With tensions between American and Chinese telecommunications higher than ever, the US government seeks initiatives for secure, commercial 5G networks.
New Senate bill on 5G network security
The recently introduced United States 5G Leadership Act of 2019 aims to resolve concerns by banning American telecommunications companies from incorporating Chinese-made infrastructure—eventually with the goal of restricting all entities that threaten national security.
The bill would pay some companies to remove Chinese and foreign equipment, making up to $700 million available for providers through a Supply Chain Security Trust Fund grant program.
A group of five bipartisan senators—including Roger Wicker (R-MS), Tom Cotton (R-AR), Mark Warner (D-VA), Ed Markey (D-MA), and Dan Sullivan (R-AK)—introduced the bill on Thursday.
Despite the vast opportunity that 5G networks offer, this potential demands stability in legislation.
"5G promises to usher in a new wave of innovations, products, and services. At the same time, the greater complexity, density, and speed of 5G networks relative to traditional communications networks will make securing these networks exponentially harder and more complex," Senator Warner explained.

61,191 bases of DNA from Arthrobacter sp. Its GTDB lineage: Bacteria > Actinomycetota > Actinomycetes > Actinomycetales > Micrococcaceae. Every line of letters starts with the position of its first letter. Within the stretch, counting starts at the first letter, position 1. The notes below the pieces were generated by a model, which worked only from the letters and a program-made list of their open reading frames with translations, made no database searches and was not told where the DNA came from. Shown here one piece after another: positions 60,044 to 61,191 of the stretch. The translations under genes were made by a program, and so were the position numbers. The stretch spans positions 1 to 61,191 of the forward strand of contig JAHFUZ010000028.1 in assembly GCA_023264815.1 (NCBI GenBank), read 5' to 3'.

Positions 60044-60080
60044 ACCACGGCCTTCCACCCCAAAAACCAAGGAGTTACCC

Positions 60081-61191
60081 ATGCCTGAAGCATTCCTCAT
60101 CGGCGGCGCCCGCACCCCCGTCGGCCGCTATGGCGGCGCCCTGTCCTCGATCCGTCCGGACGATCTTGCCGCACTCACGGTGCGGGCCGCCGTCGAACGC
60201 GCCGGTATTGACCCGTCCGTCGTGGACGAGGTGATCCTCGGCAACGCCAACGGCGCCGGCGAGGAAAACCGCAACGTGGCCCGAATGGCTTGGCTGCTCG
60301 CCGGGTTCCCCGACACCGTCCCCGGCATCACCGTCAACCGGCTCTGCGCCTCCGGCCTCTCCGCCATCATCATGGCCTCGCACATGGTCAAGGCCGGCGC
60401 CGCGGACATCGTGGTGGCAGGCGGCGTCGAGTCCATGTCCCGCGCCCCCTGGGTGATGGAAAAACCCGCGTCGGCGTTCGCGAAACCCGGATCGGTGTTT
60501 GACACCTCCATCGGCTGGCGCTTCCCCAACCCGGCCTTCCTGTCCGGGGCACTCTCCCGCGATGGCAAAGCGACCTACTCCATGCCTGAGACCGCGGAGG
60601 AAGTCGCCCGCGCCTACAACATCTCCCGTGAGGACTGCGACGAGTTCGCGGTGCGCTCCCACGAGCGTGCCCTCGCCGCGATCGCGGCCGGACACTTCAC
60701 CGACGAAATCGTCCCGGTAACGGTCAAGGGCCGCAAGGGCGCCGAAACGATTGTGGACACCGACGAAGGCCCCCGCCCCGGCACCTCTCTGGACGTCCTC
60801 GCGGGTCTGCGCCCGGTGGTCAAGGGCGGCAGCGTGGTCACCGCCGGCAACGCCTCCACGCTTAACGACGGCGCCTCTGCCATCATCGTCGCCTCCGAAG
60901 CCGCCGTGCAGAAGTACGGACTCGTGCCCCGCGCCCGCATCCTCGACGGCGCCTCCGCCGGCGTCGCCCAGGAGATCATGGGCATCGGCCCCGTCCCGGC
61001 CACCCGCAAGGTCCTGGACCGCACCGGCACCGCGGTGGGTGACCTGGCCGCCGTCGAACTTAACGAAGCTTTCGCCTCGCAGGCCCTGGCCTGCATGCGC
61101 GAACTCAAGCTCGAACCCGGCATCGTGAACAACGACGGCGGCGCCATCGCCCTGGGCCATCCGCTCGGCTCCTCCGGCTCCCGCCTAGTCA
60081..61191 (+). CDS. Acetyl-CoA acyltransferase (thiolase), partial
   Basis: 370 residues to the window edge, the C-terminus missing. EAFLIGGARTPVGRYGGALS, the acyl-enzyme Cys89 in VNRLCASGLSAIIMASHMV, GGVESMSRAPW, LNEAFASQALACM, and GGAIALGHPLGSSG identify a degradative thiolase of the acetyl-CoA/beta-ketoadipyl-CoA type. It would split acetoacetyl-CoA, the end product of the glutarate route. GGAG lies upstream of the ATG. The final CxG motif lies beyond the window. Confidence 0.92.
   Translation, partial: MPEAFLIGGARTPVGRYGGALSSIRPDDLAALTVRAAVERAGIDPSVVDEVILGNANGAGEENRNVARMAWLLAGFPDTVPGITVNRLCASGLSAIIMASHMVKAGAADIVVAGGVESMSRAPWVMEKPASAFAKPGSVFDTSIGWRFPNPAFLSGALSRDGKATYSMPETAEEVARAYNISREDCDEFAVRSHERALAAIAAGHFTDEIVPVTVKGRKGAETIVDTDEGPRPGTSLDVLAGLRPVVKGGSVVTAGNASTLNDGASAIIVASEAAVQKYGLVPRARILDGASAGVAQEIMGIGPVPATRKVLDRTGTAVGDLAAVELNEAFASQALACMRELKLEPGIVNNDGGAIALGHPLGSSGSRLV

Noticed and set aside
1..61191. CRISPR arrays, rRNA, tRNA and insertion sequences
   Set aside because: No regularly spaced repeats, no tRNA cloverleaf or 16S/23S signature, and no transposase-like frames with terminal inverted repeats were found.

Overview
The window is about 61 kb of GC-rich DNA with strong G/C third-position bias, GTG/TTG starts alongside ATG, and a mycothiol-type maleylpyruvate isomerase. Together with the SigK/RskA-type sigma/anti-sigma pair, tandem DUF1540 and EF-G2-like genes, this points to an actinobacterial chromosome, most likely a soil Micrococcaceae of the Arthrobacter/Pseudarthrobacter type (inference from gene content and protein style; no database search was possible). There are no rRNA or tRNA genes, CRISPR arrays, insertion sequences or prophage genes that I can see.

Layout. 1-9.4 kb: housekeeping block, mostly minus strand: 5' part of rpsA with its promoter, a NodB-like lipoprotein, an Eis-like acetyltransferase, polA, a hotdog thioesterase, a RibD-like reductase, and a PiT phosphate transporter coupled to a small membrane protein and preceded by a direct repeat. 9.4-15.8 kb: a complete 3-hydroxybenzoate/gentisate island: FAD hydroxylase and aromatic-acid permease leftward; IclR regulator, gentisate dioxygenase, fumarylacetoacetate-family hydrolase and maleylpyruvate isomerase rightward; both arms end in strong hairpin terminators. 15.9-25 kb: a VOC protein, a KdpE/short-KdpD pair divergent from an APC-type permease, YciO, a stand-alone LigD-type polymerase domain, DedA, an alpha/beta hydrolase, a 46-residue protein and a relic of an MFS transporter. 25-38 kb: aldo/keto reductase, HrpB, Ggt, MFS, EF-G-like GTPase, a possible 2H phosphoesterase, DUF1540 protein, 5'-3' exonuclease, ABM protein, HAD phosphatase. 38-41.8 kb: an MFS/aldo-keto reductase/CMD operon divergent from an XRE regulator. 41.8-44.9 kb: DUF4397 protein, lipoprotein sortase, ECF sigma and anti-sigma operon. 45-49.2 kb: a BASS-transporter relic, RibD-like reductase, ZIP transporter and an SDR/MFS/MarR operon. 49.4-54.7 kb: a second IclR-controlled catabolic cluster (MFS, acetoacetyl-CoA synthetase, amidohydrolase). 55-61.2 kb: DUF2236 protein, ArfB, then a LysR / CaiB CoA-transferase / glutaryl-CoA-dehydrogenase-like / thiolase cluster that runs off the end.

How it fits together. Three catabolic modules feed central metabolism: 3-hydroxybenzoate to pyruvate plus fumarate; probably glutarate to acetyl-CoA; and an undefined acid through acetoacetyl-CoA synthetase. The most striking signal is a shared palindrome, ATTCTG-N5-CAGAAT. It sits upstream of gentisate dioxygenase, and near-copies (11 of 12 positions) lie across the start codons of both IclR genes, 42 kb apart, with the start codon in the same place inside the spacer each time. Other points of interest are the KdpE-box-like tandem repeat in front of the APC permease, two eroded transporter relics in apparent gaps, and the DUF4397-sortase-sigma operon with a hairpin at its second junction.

Considerable risk accompanies the untapped capacity that 5G offers.
How the NSA sees 5G security risk
Rob Joyce, Senior Cybersecurity Advisor at the NSA, discussed 5G's duality during a 2019 press briefing with SecureWorld.
"5G is going to give us more bandwidth, higher densities, lower latencies, and none of that is amazingly transformative on its own," says Joyce. "But once we have that fabric, we’re going to innovate the way the American economy innovates on top of that fabric."
He says we have to trust that fabric.
"The question is, are you going to be able to trust the providers of the infrastructure inside that? When I say trust, there's a desire to examine it. We will work hard on standards and on examining products."
But he knows that 5G will be challenging to control.
"I can tell you with the two hats we have at NSA—both the information assurance, cybersecurity hat and the foreign intelligence hat—it is really hard with something of that size and magnitude to lock it down where it can’t be exploited."